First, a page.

Arizona's Blockchain 'Node Rights' Law Is Nearing Passage

Arizona House Bill 2602, which would protect blockchain node operators from local regulations, was approved by two Senate committees.

AccessTimeIconMar 19, 2018 at 2:05 a.m. UTC
Updated Sep 13, 2021 at 7:42 a.m. UTC

A proposed law that would put in place protections for operators of blockchain network nodes is inching closer toward passage, public records show.

, sponsored by Representative Jeff Weninger, received "do pass" recommendations from the State Senate Rules Committee and the Committee of the Whole last week, setting the measure up for a vote by the full Senate. Both caucuses within the Senate have also given their approval, according to data from LegiScan, which tracks legislative developments in the U.S.

While it's not exactly clear when the final vote will take place, the bill passed the state's House of Representatives just days after similar endorsements were made in February. The measure previously passed the House with a vote of 55 to 4, with one representative abstaining, on February 20.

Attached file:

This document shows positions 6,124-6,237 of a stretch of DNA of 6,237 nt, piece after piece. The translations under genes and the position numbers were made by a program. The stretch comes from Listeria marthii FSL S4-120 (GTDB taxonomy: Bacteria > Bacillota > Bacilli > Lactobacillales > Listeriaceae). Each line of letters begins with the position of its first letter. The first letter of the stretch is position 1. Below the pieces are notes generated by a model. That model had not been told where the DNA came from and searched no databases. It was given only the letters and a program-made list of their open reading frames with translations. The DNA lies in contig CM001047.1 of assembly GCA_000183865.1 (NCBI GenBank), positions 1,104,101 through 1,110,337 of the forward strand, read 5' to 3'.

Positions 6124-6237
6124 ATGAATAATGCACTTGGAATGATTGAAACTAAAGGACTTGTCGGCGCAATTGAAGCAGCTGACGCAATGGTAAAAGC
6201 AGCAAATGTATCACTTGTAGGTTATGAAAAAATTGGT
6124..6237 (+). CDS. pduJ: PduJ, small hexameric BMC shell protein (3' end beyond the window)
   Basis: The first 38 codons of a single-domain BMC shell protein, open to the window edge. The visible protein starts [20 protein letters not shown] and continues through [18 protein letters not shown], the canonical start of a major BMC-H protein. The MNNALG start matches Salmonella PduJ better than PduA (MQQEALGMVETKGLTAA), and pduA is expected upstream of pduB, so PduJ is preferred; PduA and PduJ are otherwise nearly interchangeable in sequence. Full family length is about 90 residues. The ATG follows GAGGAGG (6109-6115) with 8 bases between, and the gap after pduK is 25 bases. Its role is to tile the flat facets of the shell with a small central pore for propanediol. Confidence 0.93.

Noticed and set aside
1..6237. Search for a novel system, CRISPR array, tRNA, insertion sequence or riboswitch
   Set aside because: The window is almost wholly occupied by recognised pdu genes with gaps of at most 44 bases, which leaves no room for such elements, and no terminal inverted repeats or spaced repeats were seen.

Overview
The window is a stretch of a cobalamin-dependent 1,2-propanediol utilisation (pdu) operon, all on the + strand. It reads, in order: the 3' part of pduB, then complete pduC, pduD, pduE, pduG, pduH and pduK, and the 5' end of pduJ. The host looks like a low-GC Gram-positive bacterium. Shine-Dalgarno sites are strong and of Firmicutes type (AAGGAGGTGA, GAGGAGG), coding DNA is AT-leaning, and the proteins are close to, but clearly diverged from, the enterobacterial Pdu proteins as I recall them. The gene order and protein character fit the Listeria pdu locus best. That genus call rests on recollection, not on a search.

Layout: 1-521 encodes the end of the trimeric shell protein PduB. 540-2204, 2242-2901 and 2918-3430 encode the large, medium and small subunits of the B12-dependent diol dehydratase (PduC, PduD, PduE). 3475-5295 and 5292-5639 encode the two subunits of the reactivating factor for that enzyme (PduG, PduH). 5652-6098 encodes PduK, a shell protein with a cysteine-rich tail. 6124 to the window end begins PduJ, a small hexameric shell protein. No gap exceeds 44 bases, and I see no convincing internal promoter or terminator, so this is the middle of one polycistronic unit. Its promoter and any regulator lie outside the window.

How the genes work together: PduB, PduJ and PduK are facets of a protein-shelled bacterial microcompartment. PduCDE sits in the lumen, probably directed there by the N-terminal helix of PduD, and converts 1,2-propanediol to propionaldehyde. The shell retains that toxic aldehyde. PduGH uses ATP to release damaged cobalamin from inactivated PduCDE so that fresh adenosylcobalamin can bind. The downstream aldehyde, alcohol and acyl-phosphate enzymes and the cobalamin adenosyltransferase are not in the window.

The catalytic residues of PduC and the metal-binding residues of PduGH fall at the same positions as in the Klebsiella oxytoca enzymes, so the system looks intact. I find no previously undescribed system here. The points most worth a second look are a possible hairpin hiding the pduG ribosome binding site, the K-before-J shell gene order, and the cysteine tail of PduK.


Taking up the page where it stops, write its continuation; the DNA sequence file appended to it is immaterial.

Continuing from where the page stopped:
The bill would protect users running blockchain nodes from being subjected to any form of local regulation, stating that "a city or town may not prohibit or otherwise restrict an individual from running a node on blockchain technology in a residence." Similar language puts in place a prohibition on county-level regulations.

As previously reported, it is unclear whether the measure would be restricted to cryptocurrency miners, but if signed into law, though the text suggests that the protections are aimed at covering the energy-intensive process.

"For the purposes of this section, 'running a node on blockchain technology' means providing computing power to validate or encrypt transactions in blockchain technology," the bill states.

Another bill sponsored by Weninger, 2603, also passed the Senate Transportation and Technology Committee unanimously last week. As previously reported, this bill, if passed and signed into law, would amend Arizona’s regulations to legally recognize data stored on a blockchain.

Computer hardware image via Shutterstock


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